This Milan restaurant lets you pay in social media shares

sushi milan social media shares

The idea of “social score” and “social credit” is getting an ever stronger hold on our culture and society. There are those who welcome it with enthusiasm and those who are more prone to speculate on its potential negative effects – such as are played out in a famous Black Mirror episode by the title of “Nosedive”. In Italy, however, someone decided to turn social following into a tool to empower users, by accepting it as actual currency. Does this mean that you can literally pay for something in social media shares? Yes, that’s exactly what it means.

Sushi rolls for Instagram followers!

This is not a sushi bar” is a franchise with no less than six stores in Milan, not all of which will allow you to pay for your meal with social media shares. This idea came about as part of a campaign to launch a new restaurant and, believe it or not, it was not the brainchild of a marketing agency, but the owners’ own idea, based on previous experience. It’s no secret that sushi is among the most Instagrammable foods in the world and that few customers can resist the temptation to post a picture of their colourful and perfectly geometrical meal on their feed before they actually eat it. By analysing the social media shares that were originating from customers of all the other restaurants in the franchise, the owners were confronted with the fact that an overwhelming majority of their female customers under the age of 25 were likely to post pictures of their meals on social media. The brand has been outspokenly grateful to its customers for providing the basis for this new campaign.


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Social media shares as currency: how does this work?

How does the restaurant turn a profit by giving customers food (material goods, which come at a price, prepared by labour, which is paid for in old-fashioned money) in exchange for social shares? Let us walk you through the simple and yet brilliant mechanics of this campaign. The restaurant has designed a special “Instagram Star Menu”. This means that only “Instagram Star Dishes” can be paid for in social media shares. Customers are required to make one post, featuring the food, the restaurant or themselves, tagging the restaurant and using a specific hashtag. Having done that, they must notify the store manager. Based on their Instagram following, they will then be entitled to a certain number of free Instagram Star Dishes. 1.000 to 5.000 followers will get you one free dish, 50.001 to 100.000 will get you eight and, if your Instagram following exceeds the count of 100K, your entire meal will be free.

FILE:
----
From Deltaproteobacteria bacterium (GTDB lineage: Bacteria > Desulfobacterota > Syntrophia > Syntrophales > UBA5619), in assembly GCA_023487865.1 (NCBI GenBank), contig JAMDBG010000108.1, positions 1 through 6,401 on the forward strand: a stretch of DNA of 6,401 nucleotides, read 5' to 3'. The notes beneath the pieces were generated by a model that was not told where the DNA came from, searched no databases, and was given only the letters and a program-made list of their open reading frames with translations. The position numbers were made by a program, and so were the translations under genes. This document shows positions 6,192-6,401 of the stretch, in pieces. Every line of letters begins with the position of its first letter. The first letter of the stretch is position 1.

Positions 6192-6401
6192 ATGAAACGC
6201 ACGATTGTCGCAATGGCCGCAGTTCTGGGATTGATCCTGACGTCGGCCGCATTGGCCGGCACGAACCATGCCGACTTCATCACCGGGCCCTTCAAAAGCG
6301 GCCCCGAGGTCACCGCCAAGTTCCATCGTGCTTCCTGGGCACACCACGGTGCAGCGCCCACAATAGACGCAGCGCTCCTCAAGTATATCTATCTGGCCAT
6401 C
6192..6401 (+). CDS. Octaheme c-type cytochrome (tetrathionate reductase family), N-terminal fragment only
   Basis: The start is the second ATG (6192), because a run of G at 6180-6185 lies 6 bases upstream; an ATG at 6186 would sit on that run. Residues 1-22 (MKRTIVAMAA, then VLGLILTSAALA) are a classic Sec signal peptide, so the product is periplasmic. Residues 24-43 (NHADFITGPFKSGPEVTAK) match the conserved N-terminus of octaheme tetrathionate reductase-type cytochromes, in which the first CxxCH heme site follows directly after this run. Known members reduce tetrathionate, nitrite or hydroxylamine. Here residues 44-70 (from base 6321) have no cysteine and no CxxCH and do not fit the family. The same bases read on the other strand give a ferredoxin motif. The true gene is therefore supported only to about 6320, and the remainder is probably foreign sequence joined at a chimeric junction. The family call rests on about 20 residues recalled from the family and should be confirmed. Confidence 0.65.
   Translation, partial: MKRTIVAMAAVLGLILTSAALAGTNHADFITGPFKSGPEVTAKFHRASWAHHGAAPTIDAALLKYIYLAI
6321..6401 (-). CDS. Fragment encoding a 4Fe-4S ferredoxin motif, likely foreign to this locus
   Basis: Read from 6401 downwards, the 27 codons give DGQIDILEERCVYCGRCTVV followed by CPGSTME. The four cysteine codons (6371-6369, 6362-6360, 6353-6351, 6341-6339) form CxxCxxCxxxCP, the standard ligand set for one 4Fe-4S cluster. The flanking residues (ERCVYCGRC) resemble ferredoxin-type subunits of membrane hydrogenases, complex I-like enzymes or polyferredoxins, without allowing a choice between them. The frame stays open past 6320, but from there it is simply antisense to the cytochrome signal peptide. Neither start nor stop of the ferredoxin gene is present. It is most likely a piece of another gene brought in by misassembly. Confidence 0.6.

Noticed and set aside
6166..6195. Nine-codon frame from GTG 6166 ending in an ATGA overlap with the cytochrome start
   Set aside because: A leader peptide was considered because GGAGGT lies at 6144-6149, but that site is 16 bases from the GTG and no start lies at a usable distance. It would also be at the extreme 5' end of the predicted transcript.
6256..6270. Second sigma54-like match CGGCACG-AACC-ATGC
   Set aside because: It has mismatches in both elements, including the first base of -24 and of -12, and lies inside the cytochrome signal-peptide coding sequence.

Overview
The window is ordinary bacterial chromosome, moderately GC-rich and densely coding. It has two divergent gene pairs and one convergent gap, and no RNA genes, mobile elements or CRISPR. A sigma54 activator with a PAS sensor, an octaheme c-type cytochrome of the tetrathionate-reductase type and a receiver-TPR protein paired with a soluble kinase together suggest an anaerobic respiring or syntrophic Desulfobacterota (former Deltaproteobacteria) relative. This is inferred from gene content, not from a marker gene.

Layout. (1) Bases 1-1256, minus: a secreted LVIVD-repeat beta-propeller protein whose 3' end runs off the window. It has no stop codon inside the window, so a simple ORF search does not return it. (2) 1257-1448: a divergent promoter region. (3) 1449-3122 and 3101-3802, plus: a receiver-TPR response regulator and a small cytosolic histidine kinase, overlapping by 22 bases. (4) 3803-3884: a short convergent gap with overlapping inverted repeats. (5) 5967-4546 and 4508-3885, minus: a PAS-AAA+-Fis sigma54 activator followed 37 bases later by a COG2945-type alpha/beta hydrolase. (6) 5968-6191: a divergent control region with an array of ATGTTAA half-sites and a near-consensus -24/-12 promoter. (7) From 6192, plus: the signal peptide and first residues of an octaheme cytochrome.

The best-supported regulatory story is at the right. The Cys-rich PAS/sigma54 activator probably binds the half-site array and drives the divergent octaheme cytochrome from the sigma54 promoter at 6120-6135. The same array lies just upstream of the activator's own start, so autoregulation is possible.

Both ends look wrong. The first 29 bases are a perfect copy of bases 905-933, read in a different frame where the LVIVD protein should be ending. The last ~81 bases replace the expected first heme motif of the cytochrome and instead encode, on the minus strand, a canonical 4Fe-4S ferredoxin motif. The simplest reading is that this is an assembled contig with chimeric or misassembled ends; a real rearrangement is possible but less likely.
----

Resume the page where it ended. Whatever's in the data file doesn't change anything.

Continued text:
Budget breakdown

How is this strategy feasible? It’s simply a matter of investing less for more. A new restaurant, upon opening, will usually invest a substantial amount of its quarterly budget in marketing and promotion (including social media ads, posters, flyers, and local newspaper ads). By using customers and their social media following as their marketing platforms, the clever people at This Is Not a Sushi Bar managed to pare down that investment to almost nothing. Excluding the initial social media campaign, the whole thing blew up by mere word of mouth, because of the very nature of the campaign. More and more people were sharing the news with their friends, that free sushi was available to those willing to share and hashtag photos of it. Incidentally, this also saved the company some time in terms of targeting: people who share pictures of sushi on their feeds are usually followed by people who like to see them and it’s reasonable to assume that those people like sushi too. Therefore, while not exactly “serving free food” – with few exceptions – the restaurant managed to obtain astonishing results and increase their customer base with an incredibly cost-effective campaign.


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Positive side-effects

Far from being dystopic or even particularly futuristic, this campaign has inevitably appealed to thousands of micro-influencers, keen on both the free sushi and the possibility of being part of one of the most interesting social media campaigns in the history of this medium. As a result, these predominantly virtual creatures, have happened to be physically present in the same place at the same time and interact IRL, such interaction bouncing directly off their social media profiles. This is one of those rare examples in which we get a glimpse of how technology can be used to benefit all parties involved.

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She is a part-time digital nomad. She would go full-time, if only she could stay away from Berlin for long enough without pining for a Pretzel. She was born in Italy and she enjoys life as an expat, but visits home often enough and can still remember how to bake a perfect lasagna. She is passionate about writing, marketing, languages and the systematic demolition of cultural stereotypes.

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